Yesterday's New York Times carried what journalists call a "thumb sucker" on foreign reporting. To those unfamiliar with the genre, that is a piece of navel gazing cut loose from any hard news peg. Call it a floating reflection on whatever the writer thinks of merit. See, These Days, No Reporting Behind a Nation's Back," New York Times, March 15, 2009).
The piece is about how the Internet has changed foreign reporting. Gone are the days when a reporter would file a piece, wait weeks for it to appear in print in his host country, and then move on to another topic. The Internet makes each story instantaneously accessible everywhere. This has changed reporting, perhaps for the worse.
One paragraph struck me to the core. It was about how the Internet can dumb down reporting and writing. Why? The Internet is a mirror: it is hard, sometimes, to avoid your own reflection.
"[I]n this new world it is easy to become addicted to the debate one stirs. The 'most e-mailed' lists, the blogs, the online comments -- these can tempt one to write what draws the most praise or at least the most noise." It can also become a source of great distraction, yielding a hermetically sealed world of fragmented images.
I have been writing opinion pieces for the past eight and one-half years. I write a weekly column for the Connecticut Law Tribune. Since early 2005, I've been on and off the blawgosphere. One rule I've learned the hard way is to avoid entangling debates with other bloggers.
When I first started writing columns for a legal newspaper, the reaction was immediate and powerful. There were nasty letters to the editor; members of the paper's advisory board resigned in protest; and, the state's judiciary cancelled subscriptions to the paper in the state's law libraries. I took a perverse sort of pleasure in all this. But when I read the comments people wrote, I was invariably hurt, angered or mystified. I'd find myself writing responses to them. And in so doing, I'd lose my focus; my voice became a mere bark. I resolved early on not to read letters and comments. My simple rule is to thank people for reading and move on.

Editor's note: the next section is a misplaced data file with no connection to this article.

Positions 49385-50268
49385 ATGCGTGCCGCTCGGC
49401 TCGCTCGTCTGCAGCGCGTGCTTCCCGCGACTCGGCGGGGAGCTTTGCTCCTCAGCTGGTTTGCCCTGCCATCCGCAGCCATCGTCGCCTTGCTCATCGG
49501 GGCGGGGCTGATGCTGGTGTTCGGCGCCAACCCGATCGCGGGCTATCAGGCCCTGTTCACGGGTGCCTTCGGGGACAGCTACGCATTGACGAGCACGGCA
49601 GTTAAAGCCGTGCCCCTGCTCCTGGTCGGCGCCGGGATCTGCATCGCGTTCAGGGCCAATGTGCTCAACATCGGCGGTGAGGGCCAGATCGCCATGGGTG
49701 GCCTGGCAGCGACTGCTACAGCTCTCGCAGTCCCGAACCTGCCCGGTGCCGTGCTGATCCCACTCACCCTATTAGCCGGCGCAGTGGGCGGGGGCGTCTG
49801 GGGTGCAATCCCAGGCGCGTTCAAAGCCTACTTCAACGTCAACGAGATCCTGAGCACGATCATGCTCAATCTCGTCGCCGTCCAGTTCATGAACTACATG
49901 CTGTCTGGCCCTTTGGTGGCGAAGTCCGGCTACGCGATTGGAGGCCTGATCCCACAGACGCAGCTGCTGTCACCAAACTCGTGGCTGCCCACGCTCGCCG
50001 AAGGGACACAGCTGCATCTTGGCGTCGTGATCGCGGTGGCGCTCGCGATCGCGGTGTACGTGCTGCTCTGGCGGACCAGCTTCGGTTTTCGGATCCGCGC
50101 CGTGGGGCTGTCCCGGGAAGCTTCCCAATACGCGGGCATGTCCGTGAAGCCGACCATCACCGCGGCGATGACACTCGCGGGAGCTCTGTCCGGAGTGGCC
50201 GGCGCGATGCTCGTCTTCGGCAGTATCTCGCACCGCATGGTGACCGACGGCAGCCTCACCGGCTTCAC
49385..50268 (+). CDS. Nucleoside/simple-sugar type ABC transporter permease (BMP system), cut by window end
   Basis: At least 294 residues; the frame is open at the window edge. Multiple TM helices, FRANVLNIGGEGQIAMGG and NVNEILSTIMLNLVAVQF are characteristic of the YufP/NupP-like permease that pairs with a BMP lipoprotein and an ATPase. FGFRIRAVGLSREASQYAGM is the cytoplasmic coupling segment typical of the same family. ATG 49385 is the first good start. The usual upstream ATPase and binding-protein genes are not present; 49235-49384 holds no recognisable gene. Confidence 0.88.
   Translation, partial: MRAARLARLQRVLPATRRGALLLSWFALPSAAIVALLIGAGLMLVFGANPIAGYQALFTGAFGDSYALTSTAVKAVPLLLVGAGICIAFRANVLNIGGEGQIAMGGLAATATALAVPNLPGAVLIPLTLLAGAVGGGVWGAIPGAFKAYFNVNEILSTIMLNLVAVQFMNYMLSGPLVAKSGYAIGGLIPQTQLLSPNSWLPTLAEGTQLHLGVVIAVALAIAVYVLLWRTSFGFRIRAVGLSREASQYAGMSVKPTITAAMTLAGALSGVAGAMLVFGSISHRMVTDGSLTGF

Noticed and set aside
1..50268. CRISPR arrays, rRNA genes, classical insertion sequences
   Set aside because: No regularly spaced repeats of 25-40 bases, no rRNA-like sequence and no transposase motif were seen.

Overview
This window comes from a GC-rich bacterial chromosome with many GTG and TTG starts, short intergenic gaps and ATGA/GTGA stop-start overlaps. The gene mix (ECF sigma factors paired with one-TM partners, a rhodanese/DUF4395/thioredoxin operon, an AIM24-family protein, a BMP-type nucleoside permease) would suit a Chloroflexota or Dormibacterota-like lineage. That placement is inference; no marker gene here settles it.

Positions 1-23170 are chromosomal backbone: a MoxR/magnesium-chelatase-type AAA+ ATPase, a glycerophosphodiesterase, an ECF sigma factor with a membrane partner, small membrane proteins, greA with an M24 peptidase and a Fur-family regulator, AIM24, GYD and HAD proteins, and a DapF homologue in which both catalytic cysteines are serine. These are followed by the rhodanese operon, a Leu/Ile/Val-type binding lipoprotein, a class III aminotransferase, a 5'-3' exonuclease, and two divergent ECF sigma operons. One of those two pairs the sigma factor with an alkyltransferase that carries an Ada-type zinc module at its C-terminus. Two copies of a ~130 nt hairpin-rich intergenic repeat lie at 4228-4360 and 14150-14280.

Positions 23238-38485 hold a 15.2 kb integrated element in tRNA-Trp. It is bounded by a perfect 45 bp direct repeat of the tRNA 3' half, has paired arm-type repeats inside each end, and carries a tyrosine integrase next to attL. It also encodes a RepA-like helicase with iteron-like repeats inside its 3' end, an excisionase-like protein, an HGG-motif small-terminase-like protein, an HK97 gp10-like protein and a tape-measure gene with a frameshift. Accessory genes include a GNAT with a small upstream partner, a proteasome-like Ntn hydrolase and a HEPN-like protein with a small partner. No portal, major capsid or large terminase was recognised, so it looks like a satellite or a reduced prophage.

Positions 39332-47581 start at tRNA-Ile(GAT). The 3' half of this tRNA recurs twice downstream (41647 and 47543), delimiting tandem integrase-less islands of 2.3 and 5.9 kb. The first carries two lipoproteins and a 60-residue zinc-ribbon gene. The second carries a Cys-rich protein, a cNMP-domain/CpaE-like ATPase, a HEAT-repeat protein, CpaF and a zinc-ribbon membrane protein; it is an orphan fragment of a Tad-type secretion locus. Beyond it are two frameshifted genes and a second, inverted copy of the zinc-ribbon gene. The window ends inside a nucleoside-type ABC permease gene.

It is a rule I did not follow as a blogger, and it led me to leave the blawgosphere for a spell. I developed a fascination with the number of folks who read my page, and I started to wonder whether I could increase readership. I noticed that some pages linked to scores of other pages and engaged in something like a running debate with each person writing comments. I tossed a few bombs into the ether, provoking debates about topics in response to what I read elsewhere. The result was mere tedium for me, and I suspect, my readers. Indeed, one churlish cur took the time to figure out I Google my name regularly; he reported this as if it were a revelation.
People write for all sorts of reason. Some want to be popular. Others write with the hope of changing the opinion of others. I write because I enjoy expression and find the discipline bracing: If I focus on something for a spell, I find the object no longer enslaves. Once placed in perspective I am freed from thralldom and remain master of my own small realm.
From time to time, I am accused of being a bad sport on the Internet. I don't link to others enough. I don't respond to comments. I am not a good citizen. Guilty as charged, I say. I don't play well with others. I know that, and now, thanks to the Times, I know the fault is not entirely a shortcoming peculiar to me.